The Government: Hands off

The Hong Kong Government, while urging the HA to take into consideration the morale of its staff and the attractiveness of the remuneration package, stated it would not allocate additional resources for this particular case. The Government’s position is that the HA is an independent body and the Government will not step in to dictate employment terms like salary.

“As the Hospital Authority is a statutory authority responsible for the provision of public medical and hospital services, it can determine the salary level of its employees according to its assessment…the Government will not allocate additional resources for this particular exercise. So the HA has to demonstrate that in the long run, it has the ability to sustain and absorb the recurrent expenses arising from this particular exercise,” Secretary for Food and Health Ko Wing-man (高永文) stated.

Dr Pierre Chan Pui-yin (陳沛然), chairman of the Hong Kong Public Doctors’ Association, says the HA is like a contractor of the Government, and whether it would like to follow salary adjustments for civil servants – which has been the case for the past 20 years or so – should be its own business.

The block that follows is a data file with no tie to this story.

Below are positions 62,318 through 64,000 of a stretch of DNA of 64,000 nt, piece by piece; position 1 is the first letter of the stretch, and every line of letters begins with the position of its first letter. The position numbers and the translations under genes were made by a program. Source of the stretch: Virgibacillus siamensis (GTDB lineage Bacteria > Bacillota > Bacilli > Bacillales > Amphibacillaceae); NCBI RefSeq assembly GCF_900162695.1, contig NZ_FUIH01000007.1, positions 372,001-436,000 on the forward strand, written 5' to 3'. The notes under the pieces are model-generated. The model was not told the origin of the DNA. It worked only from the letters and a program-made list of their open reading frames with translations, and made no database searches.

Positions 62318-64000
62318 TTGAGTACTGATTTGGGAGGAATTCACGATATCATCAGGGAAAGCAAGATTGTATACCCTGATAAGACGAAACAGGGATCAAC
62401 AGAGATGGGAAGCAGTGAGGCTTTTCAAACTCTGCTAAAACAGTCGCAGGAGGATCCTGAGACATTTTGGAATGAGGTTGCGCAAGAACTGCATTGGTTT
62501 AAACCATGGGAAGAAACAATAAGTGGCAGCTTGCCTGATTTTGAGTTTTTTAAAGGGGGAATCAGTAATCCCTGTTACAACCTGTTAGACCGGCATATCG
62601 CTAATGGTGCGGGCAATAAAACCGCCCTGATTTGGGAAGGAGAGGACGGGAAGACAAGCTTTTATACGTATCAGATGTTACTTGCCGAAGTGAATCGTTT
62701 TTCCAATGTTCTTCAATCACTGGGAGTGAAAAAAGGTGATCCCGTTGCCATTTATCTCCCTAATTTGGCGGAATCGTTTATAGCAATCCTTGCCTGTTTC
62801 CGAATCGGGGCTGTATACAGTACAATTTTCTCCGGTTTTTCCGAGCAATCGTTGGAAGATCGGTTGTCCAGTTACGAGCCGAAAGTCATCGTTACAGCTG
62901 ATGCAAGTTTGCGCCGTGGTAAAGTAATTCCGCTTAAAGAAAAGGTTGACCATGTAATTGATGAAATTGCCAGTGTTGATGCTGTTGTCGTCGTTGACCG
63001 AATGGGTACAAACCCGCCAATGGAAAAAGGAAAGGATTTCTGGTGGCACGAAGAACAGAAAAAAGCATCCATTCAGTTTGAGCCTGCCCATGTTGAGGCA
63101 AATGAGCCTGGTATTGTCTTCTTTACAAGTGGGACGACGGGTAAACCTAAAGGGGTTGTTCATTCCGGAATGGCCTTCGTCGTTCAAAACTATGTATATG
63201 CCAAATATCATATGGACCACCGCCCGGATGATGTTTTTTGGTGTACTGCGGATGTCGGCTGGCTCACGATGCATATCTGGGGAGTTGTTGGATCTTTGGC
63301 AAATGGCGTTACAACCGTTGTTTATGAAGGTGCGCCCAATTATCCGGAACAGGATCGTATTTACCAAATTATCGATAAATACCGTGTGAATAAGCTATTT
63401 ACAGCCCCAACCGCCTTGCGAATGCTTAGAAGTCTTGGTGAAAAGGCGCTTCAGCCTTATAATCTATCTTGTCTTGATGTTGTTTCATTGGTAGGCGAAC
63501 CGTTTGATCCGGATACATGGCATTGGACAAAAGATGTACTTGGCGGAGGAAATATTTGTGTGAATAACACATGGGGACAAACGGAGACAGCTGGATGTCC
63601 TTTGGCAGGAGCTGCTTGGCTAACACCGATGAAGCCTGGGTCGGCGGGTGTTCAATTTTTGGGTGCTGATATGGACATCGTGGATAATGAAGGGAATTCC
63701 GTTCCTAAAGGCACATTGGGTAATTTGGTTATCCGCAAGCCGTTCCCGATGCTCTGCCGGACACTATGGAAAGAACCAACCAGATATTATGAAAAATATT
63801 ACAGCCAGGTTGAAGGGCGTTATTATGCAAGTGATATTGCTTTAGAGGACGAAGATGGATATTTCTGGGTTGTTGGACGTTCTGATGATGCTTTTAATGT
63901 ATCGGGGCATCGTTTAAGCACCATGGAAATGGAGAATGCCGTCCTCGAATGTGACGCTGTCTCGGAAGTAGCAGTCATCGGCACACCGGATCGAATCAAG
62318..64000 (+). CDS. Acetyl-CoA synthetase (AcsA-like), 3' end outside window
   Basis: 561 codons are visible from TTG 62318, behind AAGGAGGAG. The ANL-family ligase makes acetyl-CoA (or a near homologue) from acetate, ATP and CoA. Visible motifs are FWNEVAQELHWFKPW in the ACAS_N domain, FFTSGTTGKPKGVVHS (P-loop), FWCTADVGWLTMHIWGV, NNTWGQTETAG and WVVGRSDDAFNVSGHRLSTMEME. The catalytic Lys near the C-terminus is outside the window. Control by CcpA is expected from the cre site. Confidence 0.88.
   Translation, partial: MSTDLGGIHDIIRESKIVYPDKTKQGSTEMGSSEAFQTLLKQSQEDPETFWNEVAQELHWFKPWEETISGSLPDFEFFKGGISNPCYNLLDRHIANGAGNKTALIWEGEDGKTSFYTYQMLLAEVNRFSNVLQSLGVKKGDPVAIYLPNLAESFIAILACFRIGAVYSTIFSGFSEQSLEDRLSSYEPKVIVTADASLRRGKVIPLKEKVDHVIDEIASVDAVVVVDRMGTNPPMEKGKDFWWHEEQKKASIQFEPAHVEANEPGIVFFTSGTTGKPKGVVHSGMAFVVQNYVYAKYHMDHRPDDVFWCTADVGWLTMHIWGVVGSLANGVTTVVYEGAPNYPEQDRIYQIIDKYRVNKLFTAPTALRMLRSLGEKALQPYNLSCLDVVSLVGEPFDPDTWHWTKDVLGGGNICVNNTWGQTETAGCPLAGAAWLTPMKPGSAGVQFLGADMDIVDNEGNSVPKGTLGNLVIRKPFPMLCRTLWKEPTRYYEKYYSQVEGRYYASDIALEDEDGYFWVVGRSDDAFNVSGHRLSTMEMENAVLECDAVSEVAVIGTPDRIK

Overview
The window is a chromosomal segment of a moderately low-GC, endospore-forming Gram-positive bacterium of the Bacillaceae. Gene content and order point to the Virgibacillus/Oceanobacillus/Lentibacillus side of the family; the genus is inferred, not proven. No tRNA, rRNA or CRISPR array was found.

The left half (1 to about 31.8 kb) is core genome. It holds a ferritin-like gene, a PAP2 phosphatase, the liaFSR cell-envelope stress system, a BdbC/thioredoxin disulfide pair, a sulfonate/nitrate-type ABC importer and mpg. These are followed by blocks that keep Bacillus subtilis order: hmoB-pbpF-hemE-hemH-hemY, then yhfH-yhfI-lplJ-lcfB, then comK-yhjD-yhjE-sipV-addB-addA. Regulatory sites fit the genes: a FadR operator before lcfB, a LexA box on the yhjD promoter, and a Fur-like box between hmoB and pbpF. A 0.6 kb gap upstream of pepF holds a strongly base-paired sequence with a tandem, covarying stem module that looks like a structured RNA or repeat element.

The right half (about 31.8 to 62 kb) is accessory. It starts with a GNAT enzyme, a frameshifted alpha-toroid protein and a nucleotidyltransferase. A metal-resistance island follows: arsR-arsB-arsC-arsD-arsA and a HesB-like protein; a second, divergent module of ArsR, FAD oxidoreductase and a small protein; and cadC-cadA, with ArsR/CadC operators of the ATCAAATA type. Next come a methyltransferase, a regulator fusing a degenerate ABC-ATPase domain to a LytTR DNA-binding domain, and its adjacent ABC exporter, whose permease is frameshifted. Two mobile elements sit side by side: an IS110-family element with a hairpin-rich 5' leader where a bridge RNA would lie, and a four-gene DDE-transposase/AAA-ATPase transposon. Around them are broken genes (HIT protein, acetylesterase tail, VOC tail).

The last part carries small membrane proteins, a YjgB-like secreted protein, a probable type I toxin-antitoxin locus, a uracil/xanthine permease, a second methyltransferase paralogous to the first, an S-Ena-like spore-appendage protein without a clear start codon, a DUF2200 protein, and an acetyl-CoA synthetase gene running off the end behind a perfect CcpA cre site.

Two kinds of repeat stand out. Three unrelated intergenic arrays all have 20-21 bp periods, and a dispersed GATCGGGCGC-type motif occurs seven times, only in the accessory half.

HA’s ability to pay

The HA said the move would cost it an additional HKD200 million a year. It is currently receiving annual funding of HKD49 billion from the Government, allocated in a one-line vote in LegCo of the year 2015-2016. The HA holds some HKD3 billion in reserve on a rolling basis. If the government doesn’t ante up extra cash, then the HA would presumably need to raid this piggy bank.

Just a week prior, the Government announced a HKD570 million plan to retain 60 out of 100 public hospital doctors who will pass their retirement age of 60 in the next two years. The authority treats 90% of local patients but employs only 40% of doctors.

 

A temporary victory

In wake of the overwhelming discontent, the HA board approved the pay rise for approximately 2,000 or so senior doctors after a board meeting held on the day following the sit-in. The HA’s Finance Committee was tasked with handling the arrangement and is expected to submit a study report to the Board on November 19.

The Hong Kong Public Doctors’ Association issued a statement soon afterward, welcoming the positive response but stressed that the pay rise has to be fully backdated to October 2014, same as civil servants, and that the HA professional salary scale be pegged with equivalent grade in the Government unless a mutually accepted mechanism can be forged in the future.